When a ban happens in a school, kids could still conceivably get that literature from somewhere. The moment a curious kid steps off school grounds there’s Google at the fingertips, ready to provide all the answers. In prison, the censorship controls your whole world. Prisoners are already sequestered from society, housed in rural outposts that almost always are many miles from their families. The ability to connect with outside ideas is moderated through TV shows or confined to costly, short, and monitored calls. The sphere of experience and exposure is entirely outside of their control.

Books have been the traditional escape, the way to expand a worldview to the horizons when life would otherwise have it stop at arm’s length. But prison book bans stop people from actually learning why racism is wrong – morally and intellectually.

The only way to remove the mystery behind racist ideologies is to learn about them, often directly. Being able to analyze arguments propped up on wholly disproven theories of evolution, featuring grossly oversimplified summaries of outdated sociological studies, and propelled by jingoistic calls to tribalism, reveals the foolishness of racism. And when this is coupled with texts on anti-racism, the revelation is even greater.

It’s tough to learn about forced family separation during slavery, post-Civil War segregation, convict leasing, exclusion from social programs, discriminatory loan practices, redlining, underfunded schools, and overpoliced neighborhoods without coming to a better understanding of our society. And it’s tough to learn that much of the class conflict between the poor and middle-class is stoked by elite powerbrokers hoping we do not unite against them. That’s a realization that would rid racism and reduce violence. That’s a realization worthy of an extraordinary measure.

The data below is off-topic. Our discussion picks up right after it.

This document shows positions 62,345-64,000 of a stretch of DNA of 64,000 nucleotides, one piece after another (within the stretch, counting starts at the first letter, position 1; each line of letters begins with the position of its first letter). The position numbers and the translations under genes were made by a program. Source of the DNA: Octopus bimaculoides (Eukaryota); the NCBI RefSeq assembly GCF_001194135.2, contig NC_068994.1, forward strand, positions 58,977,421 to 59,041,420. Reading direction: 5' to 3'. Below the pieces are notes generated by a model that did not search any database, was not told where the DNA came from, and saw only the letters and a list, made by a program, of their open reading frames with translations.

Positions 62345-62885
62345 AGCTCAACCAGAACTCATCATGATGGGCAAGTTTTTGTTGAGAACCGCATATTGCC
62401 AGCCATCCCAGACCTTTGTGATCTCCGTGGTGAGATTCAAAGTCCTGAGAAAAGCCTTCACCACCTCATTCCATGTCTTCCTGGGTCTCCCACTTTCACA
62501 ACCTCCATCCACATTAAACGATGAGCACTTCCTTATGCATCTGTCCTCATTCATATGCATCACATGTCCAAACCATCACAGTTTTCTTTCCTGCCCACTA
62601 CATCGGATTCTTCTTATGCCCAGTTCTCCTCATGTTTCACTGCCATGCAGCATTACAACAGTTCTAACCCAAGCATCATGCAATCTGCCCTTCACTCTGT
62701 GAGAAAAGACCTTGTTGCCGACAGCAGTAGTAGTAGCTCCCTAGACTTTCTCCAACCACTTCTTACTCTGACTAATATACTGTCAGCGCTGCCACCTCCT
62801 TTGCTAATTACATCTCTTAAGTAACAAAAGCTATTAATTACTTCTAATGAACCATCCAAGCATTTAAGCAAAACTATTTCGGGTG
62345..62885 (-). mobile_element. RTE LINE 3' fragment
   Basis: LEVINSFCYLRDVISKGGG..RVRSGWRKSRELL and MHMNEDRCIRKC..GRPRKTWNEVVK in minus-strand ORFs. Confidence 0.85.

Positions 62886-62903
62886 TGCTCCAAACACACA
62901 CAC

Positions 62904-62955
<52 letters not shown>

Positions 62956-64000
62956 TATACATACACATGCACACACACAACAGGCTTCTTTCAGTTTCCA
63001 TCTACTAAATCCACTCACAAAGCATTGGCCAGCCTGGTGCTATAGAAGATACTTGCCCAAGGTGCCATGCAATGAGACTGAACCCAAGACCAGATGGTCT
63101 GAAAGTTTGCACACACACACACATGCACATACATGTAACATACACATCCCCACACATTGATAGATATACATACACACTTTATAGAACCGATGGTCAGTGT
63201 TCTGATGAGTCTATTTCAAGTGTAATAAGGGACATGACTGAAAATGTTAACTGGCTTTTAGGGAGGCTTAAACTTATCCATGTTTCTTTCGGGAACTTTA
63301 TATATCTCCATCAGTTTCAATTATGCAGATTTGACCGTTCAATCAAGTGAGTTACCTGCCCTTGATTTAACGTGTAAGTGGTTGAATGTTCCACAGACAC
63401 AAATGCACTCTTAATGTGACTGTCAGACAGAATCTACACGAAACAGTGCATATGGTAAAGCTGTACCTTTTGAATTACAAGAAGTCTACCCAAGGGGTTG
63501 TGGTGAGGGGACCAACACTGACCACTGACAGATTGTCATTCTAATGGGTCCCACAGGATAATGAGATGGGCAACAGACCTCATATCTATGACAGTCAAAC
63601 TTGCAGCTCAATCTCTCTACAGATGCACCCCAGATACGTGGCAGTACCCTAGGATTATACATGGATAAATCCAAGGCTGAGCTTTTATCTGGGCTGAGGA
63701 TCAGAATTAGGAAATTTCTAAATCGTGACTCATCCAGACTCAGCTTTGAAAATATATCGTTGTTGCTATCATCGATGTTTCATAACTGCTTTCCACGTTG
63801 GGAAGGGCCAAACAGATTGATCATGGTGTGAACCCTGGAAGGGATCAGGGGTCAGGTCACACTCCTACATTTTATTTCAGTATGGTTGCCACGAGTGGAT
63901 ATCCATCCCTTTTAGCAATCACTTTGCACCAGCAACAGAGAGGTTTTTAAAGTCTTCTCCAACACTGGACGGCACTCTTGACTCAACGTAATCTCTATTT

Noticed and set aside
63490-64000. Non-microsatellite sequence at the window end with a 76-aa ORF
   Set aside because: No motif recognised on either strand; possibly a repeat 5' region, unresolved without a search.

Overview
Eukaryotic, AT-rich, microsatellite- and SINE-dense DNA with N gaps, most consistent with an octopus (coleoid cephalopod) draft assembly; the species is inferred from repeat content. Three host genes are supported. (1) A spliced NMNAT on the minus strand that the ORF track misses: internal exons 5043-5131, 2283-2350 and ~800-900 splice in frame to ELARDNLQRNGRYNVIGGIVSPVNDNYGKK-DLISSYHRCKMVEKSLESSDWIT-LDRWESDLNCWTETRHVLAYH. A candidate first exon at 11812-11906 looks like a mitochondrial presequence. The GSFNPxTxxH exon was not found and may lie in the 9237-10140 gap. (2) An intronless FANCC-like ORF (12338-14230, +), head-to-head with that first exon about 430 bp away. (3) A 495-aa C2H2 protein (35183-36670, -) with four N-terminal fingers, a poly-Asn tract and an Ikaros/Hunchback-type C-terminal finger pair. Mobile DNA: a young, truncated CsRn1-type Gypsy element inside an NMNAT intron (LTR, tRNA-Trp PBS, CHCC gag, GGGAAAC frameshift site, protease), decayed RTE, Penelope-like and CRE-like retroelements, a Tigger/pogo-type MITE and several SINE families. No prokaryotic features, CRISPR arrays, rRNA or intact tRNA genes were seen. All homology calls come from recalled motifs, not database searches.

Book bans, however, are not that measure. What I know is that hatred is a virus not cured by quarantines – it must be challenged directly. Only open access to facts and a willingness to confront complex topics can break through bigotry. That’s what helped me; I read. A lot.

Imagine if prisons would stop putting energy into preventing things from coming in and start allowing incarcerated people to read and think and engage. And then imagine if, instead of paying some reviewer to judge books, the prison invited Ibram X. Kendi or Mariame Kaba to host a seminar or book reading.

Of course, this involves risk and requires engagement in a sometimes messy process. But as W.E.B. Dubois noted, “Democracy is a method of doing the impossible. It is the only method yet discovered of making the education and development of all men a matter of all men’s desperate desire.”

In a time when it feels like democracy itself is under attack on several fronts, and multiple systems are broken, Americans will sooner or later have to ask: what do we want to do with our prisons? Do we want to control the population by withholding information? Or would we like to form an environment that encourages intellectual and moral growth, and creates better citizens? If we want the latter, it will be hard work and will require substantial changes to policy and practices. But a good place to start is the beginning of this article: Ban the book bans.

Tomas Keen is a 2023 PEN America Prison Writing Award winner. His work has appeared in the Economist’s 1843 Magazine, Inquest, Open Campus, Seattle Times, and others. Since 2010, he’s been serving a 20-year prison sentence for first-degree assault in Washington State.

Help Tomas and other people incarcerated in Washington State who just want to read by contributing to Books to Prisoners. For more information and ways to act against carceral censorship please visit